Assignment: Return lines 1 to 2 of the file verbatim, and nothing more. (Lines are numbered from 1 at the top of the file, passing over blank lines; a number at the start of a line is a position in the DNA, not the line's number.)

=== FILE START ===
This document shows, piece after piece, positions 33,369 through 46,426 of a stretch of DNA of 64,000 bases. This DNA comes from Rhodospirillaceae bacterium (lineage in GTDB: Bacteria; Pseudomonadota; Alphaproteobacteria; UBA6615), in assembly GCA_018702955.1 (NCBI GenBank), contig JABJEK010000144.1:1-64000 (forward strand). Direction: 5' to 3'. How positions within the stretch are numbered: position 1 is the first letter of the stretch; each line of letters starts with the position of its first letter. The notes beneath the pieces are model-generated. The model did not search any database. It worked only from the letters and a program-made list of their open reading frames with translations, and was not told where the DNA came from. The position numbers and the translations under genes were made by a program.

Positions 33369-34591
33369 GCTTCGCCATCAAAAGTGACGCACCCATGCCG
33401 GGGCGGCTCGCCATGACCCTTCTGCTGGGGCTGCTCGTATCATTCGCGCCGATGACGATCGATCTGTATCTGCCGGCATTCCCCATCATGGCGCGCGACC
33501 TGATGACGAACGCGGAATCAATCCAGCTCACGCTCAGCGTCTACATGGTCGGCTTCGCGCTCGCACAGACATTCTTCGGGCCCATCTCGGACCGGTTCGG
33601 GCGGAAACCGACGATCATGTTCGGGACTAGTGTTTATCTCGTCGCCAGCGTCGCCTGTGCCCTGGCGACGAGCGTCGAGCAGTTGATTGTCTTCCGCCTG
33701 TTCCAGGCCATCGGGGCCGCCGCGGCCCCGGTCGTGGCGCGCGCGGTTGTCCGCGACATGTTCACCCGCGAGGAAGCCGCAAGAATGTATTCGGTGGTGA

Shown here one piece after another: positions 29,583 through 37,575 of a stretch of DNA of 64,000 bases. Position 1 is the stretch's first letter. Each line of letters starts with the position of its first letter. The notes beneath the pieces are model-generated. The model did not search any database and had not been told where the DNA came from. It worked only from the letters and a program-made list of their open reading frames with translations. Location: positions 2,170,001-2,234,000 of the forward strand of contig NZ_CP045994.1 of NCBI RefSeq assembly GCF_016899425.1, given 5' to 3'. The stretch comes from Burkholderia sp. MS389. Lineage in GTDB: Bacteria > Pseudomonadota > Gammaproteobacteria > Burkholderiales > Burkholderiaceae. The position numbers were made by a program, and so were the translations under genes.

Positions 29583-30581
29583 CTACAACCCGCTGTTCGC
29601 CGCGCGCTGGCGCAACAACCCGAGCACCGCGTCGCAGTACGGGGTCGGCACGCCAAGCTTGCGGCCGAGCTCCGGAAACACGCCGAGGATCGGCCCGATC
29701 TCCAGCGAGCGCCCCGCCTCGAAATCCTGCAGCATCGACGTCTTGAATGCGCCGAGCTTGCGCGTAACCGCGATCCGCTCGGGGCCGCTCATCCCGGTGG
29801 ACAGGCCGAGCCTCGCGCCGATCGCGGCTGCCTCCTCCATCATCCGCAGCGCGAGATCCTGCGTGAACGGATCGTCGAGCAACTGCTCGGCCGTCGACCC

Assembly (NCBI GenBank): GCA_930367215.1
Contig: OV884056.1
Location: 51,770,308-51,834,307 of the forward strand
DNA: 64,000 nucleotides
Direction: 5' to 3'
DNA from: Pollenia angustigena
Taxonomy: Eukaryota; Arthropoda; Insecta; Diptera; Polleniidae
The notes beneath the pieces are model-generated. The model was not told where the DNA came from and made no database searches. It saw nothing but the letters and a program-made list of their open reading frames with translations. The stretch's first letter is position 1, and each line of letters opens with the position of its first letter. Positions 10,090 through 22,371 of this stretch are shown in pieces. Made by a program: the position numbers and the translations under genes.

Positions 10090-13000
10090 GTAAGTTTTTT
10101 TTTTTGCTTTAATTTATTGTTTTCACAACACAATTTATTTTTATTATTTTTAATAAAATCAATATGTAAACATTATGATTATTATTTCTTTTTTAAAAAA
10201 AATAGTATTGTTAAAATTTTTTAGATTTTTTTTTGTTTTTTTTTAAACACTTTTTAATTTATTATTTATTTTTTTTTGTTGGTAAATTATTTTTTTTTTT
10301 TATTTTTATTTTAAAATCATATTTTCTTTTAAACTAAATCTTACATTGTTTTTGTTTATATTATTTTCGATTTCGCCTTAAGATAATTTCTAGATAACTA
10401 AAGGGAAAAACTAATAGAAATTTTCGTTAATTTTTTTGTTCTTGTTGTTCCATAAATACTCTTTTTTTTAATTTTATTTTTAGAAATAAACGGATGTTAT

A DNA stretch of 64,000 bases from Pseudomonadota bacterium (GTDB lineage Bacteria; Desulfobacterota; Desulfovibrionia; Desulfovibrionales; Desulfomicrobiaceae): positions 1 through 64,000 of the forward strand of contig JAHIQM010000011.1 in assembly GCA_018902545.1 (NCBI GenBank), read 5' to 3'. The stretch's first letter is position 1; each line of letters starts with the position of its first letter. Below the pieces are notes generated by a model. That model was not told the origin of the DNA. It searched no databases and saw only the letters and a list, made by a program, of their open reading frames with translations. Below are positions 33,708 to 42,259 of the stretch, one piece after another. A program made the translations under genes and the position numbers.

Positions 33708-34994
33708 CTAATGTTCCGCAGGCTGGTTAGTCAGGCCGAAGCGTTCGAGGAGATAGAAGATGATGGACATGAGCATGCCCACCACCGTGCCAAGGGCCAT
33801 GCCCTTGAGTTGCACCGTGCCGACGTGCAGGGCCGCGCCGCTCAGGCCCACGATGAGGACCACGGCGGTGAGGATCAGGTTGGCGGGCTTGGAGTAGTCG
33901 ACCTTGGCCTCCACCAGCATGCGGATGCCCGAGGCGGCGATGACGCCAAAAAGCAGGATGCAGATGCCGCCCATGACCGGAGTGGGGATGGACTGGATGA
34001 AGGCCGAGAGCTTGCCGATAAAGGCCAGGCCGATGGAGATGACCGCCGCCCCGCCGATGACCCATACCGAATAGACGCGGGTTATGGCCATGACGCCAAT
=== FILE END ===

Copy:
This document shows, piece after piece, positions 33,369 through 46,426 of a stretch of DNA of 64,000 bases. This DNA comes from Rhodospirillaceae bacterium (lineage in GTDB: Bacteria; Pseudomonadota; Alphaproteobacteria; UBA6615), in assembly GCA_018702955.1 (NCBI GenBank), contig JABJEK010000144.1:1-64000 (forward strand). Direction: 5' to 3'. How positions within the stretch are numbered: position 1 is the first letter of the stretch; each line of letters starts with the position of its first letter. The notes beneath the pieces are model-generated. The model did not search any database. It worked only from the letters and a program-made list of their open reading frames with translations, and was not told where the DNA came from. The position numbers and the translations under genes were made by a program.

Positions 33369-34591